Nancy Dickinson, Corporate Governance & Membership Manager

Can you describe what you do day-to-day?

I joined Royal Brompton & Harefield (RB&H), new to the NHS, during lockdown in March 2020.  My main objective as the membership manager is to engage with patients and members of the public who have joined our hospitals.

Our members have a strong sense of connection with our hospitals, are keen to stay up to date and demonstrate their support. My job is to keep members informed of the latest news and research across our hospitals and inspire them to increase their involvement. Collaborating with the patient and public engagement team, the research team, the volunteer department, our arts team and our charities is an essential part of my day to day role. 

With traditional face to face member communication channels being restricted during lockdown and members’ growing desire for information, I launched a health and wellbeing webinar series. These events have provided a rewarding opportunity to collaborate with some of our clinicians, nurses, AHPs, psychologists as well as the corporate team. On top of this, I work on a variety of quality improvement and change management projects. Image of Nancy Dickinson

What do you like most about your job?

I am a people person so engaging with our members, patients and staff is what keeps me motivated.  I value the sense of community that any membership body presents and feel particularly lucky to be working with a community of patients so passionate about the care they receive, and staff so committed to delivering exceptional care.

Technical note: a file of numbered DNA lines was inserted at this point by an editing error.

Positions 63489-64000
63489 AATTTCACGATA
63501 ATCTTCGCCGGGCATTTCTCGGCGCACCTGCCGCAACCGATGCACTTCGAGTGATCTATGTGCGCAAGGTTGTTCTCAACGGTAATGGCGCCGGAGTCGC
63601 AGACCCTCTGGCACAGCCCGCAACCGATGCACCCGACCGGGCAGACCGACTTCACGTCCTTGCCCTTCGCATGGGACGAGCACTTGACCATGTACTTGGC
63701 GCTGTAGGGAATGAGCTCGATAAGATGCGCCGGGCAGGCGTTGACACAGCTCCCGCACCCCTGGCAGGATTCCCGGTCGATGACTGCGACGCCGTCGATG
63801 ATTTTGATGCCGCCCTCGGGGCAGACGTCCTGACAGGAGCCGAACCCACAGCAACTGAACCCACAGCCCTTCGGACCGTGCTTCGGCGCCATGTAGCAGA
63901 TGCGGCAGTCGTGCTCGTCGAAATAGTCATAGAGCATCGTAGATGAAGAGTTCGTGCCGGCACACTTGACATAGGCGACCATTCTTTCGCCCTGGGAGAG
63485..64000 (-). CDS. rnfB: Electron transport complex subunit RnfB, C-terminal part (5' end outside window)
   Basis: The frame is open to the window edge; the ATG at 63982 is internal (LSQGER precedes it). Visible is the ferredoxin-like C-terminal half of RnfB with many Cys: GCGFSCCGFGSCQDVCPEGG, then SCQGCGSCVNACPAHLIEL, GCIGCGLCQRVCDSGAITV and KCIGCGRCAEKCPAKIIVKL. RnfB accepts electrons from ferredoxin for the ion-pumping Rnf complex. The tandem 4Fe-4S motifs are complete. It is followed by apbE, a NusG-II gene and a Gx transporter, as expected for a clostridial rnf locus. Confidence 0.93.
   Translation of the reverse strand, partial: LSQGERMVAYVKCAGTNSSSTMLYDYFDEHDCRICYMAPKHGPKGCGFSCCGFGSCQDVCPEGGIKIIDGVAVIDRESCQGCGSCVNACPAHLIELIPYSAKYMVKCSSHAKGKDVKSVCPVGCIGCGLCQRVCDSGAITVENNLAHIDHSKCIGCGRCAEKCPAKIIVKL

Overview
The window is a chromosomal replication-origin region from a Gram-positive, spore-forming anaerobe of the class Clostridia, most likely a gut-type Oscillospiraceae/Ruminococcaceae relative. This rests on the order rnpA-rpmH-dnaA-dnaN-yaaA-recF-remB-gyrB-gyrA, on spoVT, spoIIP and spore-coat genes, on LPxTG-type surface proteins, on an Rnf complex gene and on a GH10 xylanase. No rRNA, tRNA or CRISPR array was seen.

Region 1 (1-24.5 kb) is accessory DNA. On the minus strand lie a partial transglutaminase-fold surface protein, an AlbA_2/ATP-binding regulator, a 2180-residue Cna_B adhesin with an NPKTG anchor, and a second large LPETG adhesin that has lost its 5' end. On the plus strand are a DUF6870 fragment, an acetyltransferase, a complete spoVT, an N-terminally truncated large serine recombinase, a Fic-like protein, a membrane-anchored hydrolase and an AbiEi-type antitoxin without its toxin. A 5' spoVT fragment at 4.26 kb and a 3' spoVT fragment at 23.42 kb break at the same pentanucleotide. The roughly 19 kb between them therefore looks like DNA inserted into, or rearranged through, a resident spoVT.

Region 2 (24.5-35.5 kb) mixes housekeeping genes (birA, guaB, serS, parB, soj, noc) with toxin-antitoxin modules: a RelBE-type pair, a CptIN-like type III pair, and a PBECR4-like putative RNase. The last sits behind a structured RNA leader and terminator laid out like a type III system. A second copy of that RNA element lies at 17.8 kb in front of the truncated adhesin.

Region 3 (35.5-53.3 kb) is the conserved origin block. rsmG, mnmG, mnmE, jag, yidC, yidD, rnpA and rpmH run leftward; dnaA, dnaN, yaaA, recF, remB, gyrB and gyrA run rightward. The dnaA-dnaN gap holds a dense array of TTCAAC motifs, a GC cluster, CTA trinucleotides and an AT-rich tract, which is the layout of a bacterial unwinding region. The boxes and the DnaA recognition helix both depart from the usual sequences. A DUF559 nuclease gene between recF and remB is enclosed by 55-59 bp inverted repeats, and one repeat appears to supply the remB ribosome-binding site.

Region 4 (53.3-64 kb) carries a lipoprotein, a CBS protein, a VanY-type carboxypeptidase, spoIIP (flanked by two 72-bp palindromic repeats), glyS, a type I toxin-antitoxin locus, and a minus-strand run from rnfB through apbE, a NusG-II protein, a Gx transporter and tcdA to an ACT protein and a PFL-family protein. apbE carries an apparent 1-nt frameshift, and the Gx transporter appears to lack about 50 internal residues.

Which part of your job is most challenging?

Many people don’t understand what membership is, who our members are and why membership exists. It has been challenging raising the profile of membership with so few opportunities for face to face engagement.

What is the best/funniest thing a patient has ever said to you?

There is one member, also a participant of  our Singing for Breathing group, who phones me regularly and begins every call by singing , ‘You are my sunshine, my only sunshine…’ On the days he calls, no matter how my day has started, I can’t help but smile for the rest of it.

Why did you decide to work in healthcare?

Being American I did not grow up with any meaningful appreciation for healthcare systems outside the US, but since arriving in the UK 26 years ago I have developed an overwhelming sense of respect and admiration for the NHS. When I decided to leave my last non-profit role, I knew I wanted to work someplace close to my heart and now there’s no looking back!